It’s Bisexual Awareness Week. To mark the occasion, Broadway actor Andy Mientus has written a lengthy but powerful Instagram post about the stigma many people still attach to bisexuality.
The 29-year-old Spring Awakening and Les Misérables star says he is often contacted by young people still coming to terms with their sexualities, and “it breaks my heart to learn that they are denying their hearts, bodies, and souls just because of what other people will think of them.”
“I try to be visible all the time just by being true to who I am,” Mientus says, “but I know many people struggle with this because of the stigma associated with bi-ness.”
Check out the full post below:
“Hey so it’s #biweek- the week for the Bi kids to be visible. I try to be visible all the time just by being true to who I am openly, but I know many people struggle with this because of the stigma associated with bi-ness.
“I know that some of you, probably friends even, are reading this and rolling your eyes- “oh he’s still holding on to that? Who is SHE kidding?”- and I don’t blame you. Not many are open about it so we appear to be very rare creatures, maybe even mythical. I’ve definitely felt the pressure to just accept being lumped in as gay when I meet new people- correcting them feels super political and unnecessary in the moment but then later I realize that it’s my own shame.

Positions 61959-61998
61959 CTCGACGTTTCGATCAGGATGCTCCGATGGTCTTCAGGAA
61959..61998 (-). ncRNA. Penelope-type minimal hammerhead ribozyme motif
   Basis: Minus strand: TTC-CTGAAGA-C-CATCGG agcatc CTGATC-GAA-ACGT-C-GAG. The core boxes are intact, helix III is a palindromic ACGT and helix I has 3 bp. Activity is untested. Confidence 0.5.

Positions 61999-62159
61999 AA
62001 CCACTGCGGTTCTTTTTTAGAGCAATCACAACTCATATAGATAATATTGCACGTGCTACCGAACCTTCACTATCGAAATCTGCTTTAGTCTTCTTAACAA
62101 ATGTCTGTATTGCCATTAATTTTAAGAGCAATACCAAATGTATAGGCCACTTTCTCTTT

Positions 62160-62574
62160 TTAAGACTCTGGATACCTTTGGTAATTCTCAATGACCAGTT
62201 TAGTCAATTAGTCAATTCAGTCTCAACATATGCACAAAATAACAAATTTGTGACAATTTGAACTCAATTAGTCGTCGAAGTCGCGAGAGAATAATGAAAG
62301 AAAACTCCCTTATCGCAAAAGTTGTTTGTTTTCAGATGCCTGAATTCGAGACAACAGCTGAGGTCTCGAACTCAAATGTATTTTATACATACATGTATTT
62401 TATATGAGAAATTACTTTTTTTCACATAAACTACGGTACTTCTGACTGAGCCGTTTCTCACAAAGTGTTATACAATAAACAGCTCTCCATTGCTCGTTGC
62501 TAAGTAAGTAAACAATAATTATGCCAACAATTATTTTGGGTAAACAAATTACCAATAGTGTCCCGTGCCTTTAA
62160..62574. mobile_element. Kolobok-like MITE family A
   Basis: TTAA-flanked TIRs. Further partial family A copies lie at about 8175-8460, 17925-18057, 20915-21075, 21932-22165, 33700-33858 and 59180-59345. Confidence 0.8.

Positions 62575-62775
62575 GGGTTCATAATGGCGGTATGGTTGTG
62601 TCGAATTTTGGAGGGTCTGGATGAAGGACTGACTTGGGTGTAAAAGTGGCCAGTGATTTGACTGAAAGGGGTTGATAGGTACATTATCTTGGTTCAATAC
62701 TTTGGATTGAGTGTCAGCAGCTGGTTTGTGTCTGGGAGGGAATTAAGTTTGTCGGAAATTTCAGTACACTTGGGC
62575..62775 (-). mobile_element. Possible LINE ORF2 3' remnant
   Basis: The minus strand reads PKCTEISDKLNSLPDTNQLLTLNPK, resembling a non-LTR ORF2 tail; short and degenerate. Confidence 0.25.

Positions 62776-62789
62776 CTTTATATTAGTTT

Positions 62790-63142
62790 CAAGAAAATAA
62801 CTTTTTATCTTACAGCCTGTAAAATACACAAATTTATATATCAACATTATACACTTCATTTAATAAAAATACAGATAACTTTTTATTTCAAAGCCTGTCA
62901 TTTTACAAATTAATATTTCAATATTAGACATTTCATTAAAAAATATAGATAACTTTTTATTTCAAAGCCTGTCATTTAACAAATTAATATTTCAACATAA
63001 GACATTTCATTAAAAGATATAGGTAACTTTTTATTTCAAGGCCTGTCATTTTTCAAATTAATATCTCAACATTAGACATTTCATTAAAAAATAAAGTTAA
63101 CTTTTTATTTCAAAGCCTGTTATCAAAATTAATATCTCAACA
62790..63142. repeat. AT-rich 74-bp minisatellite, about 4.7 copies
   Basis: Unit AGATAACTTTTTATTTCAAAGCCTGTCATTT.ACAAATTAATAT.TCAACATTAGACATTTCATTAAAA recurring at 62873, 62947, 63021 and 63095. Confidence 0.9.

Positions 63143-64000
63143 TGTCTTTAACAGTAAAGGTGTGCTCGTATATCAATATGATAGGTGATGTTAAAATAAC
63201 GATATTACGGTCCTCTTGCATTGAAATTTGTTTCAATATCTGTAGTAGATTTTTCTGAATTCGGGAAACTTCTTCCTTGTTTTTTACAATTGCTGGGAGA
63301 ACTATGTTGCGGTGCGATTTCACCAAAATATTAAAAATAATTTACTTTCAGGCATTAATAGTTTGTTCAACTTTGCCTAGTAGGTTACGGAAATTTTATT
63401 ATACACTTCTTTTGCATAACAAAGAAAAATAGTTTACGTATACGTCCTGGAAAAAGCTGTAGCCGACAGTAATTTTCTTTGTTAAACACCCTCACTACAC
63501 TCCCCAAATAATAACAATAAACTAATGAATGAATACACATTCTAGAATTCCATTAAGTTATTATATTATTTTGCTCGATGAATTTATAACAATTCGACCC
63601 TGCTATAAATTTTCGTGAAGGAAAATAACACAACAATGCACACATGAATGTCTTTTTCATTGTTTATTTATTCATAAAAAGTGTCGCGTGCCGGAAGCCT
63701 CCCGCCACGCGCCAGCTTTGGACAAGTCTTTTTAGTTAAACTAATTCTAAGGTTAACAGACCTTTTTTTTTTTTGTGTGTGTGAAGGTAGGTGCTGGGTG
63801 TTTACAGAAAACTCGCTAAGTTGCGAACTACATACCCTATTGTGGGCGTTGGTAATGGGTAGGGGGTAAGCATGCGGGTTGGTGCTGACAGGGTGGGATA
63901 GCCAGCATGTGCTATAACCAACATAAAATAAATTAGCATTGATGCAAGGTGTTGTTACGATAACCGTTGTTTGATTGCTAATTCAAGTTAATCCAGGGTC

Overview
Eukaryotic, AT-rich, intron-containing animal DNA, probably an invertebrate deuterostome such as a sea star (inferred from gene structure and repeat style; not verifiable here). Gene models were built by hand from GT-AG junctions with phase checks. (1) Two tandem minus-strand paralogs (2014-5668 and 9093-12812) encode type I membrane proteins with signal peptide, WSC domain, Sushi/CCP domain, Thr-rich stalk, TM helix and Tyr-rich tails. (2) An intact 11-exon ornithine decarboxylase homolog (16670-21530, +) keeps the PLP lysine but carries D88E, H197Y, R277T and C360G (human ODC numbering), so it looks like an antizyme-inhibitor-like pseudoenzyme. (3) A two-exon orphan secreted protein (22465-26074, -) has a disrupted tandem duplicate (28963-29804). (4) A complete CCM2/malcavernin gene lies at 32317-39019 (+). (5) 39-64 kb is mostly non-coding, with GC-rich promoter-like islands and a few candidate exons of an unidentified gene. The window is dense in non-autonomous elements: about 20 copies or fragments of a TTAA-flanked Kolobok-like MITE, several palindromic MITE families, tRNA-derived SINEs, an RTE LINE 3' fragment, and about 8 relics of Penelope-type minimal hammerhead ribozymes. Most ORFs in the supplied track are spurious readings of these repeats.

“I don’t write this to position myself as an activist or a role model. I try to be the best person I can be always but I am just an actor, not a queer-studies professor, and I am learning along with everyone else. I have and will continue to put my foot in my mouth on issues so I won’t pretend to know everything.
“What I do know is that because of my platform as an actor, kids reach out to me almost daily confused about their sexuality and it breaks my heart to learn that they are denying their hearts, bodies, and souls just because of what other people will think of them. We now talk about LGBT+ issues constantly but how often do we really consider the B in there? Have you ever doubted someone who tells you they are Bi- “Sure, Jan”- or debated the validity of that claim behind their back? Do you have a preconceived idea of what bi “really” looks like based on what TV and movies have told you? Do you think of it just as a sexual kink or as a true identity? When I encounter ignorance about my identity, I always try to approach it from a place of warmth and education, so this is not me lecturing the monosexuals out there.
“I’m inviting you this week to think about your own feelings towards bisexuals and ask yourself if there is any lingering doubt or prejudice there. If you think you could be bi, ask yourself what is holding you back from accepting it- is it your own developing feelings or your fear of society around you? Together, we can end that stigma.”